In his man cave, Coach struggles to light a fire with stones. In the cabin, everyone sits around silently until Shauna enters with a platter of fresh human meat, arranged around the centerpiece of a fresh human heart. Travis approaches and takes the heart, brings it to his lips, and takes a ceremonial bite before throwing it in the pan on the fire. Mmmm crispy heart! The rest of the group eagerly tosses their portions into the pan to sizzle, too. The thing is, this moment of cannibalism doesn’t feel scary. It pulsates with dread and grief, sure, especially when Travis literally consumes his brother’s still heart. But I don’t feel fear when I watch this scene. I feel simultaneous relief and tension. Their hunger is satiated, for now. But it means there’s more feasts like this to come.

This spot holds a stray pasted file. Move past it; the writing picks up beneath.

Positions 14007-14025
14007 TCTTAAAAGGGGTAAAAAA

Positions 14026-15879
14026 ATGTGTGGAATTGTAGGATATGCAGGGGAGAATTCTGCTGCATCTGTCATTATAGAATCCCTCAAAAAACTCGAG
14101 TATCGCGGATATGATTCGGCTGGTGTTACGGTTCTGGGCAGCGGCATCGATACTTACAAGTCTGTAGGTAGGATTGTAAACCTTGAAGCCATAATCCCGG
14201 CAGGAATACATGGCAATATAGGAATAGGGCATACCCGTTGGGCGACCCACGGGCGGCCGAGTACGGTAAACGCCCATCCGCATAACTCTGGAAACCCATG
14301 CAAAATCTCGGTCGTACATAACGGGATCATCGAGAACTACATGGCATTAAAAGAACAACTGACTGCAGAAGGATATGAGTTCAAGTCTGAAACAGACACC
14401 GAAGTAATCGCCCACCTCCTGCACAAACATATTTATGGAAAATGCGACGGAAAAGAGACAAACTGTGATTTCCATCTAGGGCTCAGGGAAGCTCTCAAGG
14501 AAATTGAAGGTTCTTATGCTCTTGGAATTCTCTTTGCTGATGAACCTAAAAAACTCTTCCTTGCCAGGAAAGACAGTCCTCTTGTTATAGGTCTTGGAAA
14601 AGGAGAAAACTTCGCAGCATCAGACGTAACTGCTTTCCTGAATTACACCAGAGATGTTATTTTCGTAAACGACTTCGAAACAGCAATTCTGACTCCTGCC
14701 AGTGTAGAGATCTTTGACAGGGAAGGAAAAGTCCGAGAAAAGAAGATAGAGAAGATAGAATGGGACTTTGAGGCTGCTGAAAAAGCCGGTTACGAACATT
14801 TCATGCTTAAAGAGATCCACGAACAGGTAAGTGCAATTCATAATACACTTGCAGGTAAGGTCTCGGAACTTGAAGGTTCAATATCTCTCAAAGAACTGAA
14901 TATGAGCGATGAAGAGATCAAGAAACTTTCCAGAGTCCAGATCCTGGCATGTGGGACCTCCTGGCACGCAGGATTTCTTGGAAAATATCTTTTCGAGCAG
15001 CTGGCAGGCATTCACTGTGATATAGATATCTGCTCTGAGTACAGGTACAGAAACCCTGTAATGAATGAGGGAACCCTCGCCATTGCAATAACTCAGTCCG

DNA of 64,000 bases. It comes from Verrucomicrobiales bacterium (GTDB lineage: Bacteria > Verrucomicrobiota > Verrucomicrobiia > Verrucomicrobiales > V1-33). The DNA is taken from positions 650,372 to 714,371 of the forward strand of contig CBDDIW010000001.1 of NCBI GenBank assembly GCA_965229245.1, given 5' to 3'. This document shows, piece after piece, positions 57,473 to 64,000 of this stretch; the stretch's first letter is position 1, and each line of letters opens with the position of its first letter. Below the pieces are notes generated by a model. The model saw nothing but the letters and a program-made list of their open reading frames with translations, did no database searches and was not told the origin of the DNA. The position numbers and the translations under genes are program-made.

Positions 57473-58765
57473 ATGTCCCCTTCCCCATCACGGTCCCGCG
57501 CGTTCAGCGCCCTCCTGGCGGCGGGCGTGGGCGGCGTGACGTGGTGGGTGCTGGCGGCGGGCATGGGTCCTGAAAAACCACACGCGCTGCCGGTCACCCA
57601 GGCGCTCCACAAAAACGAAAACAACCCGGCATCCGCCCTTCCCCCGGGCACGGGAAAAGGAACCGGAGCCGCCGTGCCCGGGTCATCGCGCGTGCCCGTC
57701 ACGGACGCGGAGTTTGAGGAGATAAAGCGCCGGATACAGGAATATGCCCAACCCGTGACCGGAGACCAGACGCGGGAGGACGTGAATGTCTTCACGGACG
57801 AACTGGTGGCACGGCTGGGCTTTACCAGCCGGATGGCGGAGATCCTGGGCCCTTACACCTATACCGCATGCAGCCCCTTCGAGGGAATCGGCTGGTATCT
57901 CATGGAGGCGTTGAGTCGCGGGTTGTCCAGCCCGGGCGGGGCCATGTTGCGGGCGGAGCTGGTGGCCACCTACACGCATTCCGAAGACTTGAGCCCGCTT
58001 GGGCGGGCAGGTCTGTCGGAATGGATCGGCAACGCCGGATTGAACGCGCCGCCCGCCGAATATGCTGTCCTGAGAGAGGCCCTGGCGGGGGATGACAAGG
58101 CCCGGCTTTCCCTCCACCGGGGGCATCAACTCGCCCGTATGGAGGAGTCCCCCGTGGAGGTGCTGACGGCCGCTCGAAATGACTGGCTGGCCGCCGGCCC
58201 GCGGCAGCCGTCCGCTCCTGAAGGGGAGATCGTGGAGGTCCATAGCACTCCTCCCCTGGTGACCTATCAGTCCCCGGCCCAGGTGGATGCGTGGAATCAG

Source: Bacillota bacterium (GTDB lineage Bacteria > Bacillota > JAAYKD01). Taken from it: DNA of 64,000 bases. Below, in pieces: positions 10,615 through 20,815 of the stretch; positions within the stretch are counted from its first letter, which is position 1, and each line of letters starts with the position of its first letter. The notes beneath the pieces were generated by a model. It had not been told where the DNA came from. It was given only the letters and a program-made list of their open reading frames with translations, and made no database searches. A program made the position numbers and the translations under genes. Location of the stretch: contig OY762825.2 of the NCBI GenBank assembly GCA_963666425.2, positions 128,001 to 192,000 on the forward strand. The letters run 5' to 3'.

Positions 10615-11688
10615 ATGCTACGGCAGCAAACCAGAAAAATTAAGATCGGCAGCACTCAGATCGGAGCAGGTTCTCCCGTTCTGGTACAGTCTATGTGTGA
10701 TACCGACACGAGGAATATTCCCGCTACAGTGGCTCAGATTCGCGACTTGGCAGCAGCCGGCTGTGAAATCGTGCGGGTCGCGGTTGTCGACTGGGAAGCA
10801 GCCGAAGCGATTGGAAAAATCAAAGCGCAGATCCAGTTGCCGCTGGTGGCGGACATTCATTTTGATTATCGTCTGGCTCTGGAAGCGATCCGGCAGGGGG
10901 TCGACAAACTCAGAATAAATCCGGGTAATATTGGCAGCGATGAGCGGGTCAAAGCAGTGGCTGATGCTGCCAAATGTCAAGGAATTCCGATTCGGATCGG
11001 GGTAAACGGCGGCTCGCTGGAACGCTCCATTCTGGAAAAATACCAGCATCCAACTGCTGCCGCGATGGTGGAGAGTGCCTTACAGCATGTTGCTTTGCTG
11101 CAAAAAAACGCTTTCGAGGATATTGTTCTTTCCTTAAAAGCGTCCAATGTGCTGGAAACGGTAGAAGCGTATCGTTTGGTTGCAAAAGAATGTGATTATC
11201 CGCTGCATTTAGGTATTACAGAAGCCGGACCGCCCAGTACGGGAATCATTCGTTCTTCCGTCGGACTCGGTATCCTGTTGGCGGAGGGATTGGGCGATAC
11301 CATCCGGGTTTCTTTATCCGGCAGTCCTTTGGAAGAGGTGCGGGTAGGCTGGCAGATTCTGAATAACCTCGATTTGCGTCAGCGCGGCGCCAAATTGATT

Misty brings chunks of Javi upstairs to Lottie, who says she thought “it” wanted what was best for them and now she’s not so sure. Misty is firm with her. “Your team needs you,” she says. “Eat.”
We cut to the present, where Lottie is standing in her office, eyes closed, calm but not really here. Elsewhere, Nat tucks a knife into her sleeve. They lay out the animal masks. Lottie seems adrift. I do wonder what has caused Lottie’s rapidly accelerating psychotic break. Did she stop taking her meds? Does the presence of the other Yellowjackets trigger her? A combination?